12v delivery pump plugged into 12v car jack?


#1

Would it work?


#2

Depends on the pump. A little 1.8 or 2 gpm pump draws 6 or 7 amps typically. So a 10amp accessory circuit works fine. A fatboy pulls a lot more power, and would require a dedicated circuit with larger wiring.

You do have to consider that car batteries aren’t well suited for the purpose of drawing on them like that. That’s why I have a deep cycle marine battery installed in the place of my starting battery.


#3

If i have a dedicated battery for my wfp delivery, how is it getting recharged?


#4

Not sure I follow completely.

For my setup, I literally pulled the starting battery out from under my hood, and dropped a deep cycle marine battery in its place. Hooked it up the electrical system as usual. Then connected my pump to an available 10 amp circuit

So the battery charges off the alternator. If I were using the pump all day, every day, I would probably need to use my battery charger overnight at home.


#5

Ok gotcha. My question was confusing.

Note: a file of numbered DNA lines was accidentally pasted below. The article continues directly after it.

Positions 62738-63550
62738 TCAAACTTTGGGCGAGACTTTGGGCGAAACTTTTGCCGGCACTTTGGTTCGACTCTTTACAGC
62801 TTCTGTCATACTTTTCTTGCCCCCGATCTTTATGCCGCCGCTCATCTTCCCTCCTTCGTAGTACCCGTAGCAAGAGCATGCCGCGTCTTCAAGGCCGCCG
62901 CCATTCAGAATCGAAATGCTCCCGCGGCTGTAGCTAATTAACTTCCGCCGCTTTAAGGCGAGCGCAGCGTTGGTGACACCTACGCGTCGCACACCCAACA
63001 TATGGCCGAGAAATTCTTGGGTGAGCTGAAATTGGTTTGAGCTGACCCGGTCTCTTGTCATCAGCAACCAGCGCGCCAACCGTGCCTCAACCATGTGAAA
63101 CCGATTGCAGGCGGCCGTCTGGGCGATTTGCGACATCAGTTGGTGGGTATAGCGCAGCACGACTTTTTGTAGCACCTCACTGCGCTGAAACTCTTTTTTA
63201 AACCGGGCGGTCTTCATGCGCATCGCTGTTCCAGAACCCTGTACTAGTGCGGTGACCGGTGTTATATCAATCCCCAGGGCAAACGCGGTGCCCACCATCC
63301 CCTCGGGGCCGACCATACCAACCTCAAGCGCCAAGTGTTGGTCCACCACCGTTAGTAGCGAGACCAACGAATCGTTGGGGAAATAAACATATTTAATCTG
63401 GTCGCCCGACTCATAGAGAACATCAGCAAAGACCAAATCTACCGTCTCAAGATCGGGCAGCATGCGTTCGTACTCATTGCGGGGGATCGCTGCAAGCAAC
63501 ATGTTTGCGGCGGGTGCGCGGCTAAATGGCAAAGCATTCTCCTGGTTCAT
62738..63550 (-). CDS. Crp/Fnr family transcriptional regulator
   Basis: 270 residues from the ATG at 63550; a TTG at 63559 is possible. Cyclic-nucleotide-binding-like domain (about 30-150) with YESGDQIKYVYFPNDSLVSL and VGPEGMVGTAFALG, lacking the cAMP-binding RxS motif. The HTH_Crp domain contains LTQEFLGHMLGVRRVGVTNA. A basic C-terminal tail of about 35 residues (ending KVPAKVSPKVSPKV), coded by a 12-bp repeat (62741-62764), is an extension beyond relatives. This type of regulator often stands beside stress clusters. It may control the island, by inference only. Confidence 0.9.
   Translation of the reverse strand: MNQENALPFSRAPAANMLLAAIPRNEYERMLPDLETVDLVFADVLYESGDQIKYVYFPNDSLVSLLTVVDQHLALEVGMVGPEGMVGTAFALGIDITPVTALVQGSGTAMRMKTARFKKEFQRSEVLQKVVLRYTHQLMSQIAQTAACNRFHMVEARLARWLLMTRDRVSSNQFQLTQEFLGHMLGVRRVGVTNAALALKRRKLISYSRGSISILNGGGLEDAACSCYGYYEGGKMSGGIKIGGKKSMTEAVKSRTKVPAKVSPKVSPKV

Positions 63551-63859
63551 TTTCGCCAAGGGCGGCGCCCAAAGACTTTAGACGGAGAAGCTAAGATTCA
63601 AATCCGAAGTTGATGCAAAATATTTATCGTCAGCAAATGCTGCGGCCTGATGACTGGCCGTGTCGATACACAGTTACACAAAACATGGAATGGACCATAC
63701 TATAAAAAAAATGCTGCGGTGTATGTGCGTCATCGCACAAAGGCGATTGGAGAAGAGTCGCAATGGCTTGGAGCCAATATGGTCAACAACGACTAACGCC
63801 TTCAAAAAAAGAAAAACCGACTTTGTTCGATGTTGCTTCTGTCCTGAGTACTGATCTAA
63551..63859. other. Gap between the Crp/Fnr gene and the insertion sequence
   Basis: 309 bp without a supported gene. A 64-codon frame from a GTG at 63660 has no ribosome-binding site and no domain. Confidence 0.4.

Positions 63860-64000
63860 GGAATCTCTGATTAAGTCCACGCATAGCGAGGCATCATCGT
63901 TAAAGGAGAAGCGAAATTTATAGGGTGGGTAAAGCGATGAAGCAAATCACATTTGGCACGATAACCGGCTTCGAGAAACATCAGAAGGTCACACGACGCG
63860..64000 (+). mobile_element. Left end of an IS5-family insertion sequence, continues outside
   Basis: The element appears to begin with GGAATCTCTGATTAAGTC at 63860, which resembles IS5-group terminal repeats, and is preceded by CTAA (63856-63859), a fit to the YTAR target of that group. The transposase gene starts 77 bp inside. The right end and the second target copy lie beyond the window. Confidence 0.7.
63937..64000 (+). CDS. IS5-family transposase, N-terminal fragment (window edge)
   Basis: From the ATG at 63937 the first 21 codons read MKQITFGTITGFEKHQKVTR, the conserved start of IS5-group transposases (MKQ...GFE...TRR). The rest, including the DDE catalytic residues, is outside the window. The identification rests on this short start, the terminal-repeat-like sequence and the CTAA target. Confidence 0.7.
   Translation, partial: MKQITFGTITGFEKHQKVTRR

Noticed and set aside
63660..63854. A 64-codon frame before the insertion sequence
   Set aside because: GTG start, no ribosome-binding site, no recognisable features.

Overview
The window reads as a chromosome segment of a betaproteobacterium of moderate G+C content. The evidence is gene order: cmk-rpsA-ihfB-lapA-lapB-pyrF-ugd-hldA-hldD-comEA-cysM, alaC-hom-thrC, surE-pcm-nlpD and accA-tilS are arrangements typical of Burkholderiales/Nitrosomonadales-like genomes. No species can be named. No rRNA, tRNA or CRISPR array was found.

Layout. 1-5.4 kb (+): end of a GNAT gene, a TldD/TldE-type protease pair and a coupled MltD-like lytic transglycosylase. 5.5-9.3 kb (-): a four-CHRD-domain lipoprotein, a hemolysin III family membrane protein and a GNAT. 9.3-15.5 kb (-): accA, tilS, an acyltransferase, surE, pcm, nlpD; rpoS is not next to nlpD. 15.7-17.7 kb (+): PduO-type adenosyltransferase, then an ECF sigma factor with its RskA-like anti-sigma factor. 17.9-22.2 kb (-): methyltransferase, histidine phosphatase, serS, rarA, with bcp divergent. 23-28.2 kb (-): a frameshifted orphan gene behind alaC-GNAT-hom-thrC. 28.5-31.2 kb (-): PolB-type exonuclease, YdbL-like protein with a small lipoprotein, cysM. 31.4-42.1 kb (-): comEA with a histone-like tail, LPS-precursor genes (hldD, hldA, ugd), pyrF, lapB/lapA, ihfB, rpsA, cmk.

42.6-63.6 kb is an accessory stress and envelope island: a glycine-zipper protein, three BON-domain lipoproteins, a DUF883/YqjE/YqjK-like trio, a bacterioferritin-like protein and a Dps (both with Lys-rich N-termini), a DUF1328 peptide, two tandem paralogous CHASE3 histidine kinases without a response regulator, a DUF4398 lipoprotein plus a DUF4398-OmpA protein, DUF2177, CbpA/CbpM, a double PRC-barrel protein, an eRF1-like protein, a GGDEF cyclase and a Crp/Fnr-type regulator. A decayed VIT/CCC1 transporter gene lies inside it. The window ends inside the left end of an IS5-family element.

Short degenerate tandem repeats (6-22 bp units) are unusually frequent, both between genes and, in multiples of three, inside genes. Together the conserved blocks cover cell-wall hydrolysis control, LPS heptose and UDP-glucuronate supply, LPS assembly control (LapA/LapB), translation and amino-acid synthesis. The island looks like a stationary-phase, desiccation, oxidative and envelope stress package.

#6

I hadn’t considered that… Any thoughts on how a deep cycle preforms in winter conditions. I guess a person could just switch out in winter .


#7

Cranks over easy. My battery is considerably oversized, though. Really had to squeeze it in there :smirk:


#8

A car battery is designed with hig cranking amps so it can have a burst of amps to turn the motor over to start. With a delivery pump you want a battery that has a long lasting amp hours so it can run all day. If you have a battery plus store in your town they offer several high amp life batteries to select from.


#9

This is what I have under my hood. Far exceeds the cranking amps this little 4 cylinder calls for.

It was around $100 at walmart. Last one I got 3 seasons out of. But I’m happy if I get two seasons with a battery. I know that this was not the intended purpose for deep cycles, and it can shorten their life expectancy.